We are [confidence] that [intervention] will [direction]
[behavior] (as measured by [data]).
Scaling this requires [effort] and will result in [change].

The purpose of this phase is to gather evidence that guides the decision-making process for scaling interventions. These are rigorous experiments that build upon the insights gained from previous phases. There should be a clear connection between the pilot, the targeted pressures it aims to modify, and the evidence supporting the role of these pressures as true determinants of behavior. It is important to note that this phase focuses on assessing the intervention's value before considering operational deployment at scale.

By embracing this four-stage model and integrating behavioral science throughout the process, you can harness its power to drive meaningful behavior change. Remember, behavior is the desired outcome, and science is the process that guides us. I hope this framework proves valuable to you as you navigate the exciting journey of building and scaling your startups.

Applied behavioral science has the potential to yield significant outcomes in various domains, leading to measurable improvements in key performance indicators (KPIs). For instance, in the realm of public health, behavioral science interventions have shown success in promoting healthier habits, such as smoking cessation or increasing physical activity. One notable example is the "Tips From Former Smokers" campaign by the Centers for Disease Control and Prevention (CDC), which resulted in a significant increase in calls to quitline services and website visits, indicating a positive impact on smoking cessation efforts. In the realm of finance, behavioral science interventions have demonstrated effectiveness in improving financial decision-making and savings behaviors. For example, a study conducted by Innovations for Poverty Action (IPA) found that providing individuals with access to commitment savings accounts significantly increased their savings rates. These examples highlight the potential of applied behavioral science to drive positive behavior change and achieve tangible outcomes as measured by specific KPIs.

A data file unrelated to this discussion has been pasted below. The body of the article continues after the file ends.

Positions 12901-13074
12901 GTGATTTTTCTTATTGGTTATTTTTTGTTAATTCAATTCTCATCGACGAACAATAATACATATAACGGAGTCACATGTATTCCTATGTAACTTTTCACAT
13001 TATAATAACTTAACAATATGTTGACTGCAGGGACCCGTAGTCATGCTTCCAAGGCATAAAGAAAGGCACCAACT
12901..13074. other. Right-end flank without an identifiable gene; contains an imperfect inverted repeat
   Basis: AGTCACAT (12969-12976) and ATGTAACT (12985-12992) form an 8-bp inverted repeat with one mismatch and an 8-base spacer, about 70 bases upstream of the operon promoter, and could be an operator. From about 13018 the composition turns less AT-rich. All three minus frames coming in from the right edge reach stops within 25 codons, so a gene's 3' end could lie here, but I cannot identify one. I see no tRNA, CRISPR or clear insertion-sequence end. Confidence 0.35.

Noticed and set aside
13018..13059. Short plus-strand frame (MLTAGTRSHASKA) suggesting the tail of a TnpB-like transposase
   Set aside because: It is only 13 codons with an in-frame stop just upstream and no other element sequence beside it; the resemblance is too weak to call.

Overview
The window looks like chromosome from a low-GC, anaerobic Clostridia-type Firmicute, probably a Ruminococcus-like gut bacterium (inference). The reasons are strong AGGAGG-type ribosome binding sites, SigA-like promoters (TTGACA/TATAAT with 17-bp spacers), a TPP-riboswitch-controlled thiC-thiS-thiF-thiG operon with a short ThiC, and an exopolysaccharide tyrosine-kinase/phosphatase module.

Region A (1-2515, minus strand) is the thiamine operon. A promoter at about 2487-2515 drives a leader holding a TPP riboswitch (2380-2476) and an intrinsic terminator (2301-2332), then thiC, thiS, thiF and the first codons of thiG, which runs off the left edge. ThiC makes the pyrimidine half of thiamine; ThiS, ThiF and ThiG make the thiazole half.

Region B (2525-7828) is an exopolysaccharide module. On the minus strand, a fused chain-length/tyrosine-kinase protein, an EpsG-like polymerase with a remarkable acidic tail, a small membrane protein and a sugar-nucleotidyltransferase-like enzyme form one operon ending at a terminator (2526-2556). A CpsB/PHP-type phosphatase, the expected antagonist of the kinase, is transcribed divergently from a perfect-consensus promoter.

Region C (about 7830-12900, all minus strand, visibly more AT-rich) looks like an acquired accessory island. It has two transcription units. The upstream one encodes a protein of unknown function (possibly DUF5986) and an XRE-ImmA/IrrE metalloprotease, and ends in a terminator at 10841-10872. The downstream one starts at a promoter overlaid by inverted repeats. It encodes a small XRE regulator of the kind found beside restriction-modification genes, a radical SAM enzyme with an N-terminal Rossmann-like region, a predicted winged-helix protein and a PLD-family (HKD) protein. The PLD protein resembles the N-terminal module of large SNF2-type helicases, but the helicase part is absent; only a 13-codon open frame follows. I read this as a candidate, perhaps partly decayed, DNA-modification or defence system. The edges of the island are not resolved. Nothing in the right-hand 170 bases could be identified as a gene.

This artifact is part of Stage 2 of the Venture Buildinag Framework.

This is a powerful output as you work to ensure you are Building the Right Product.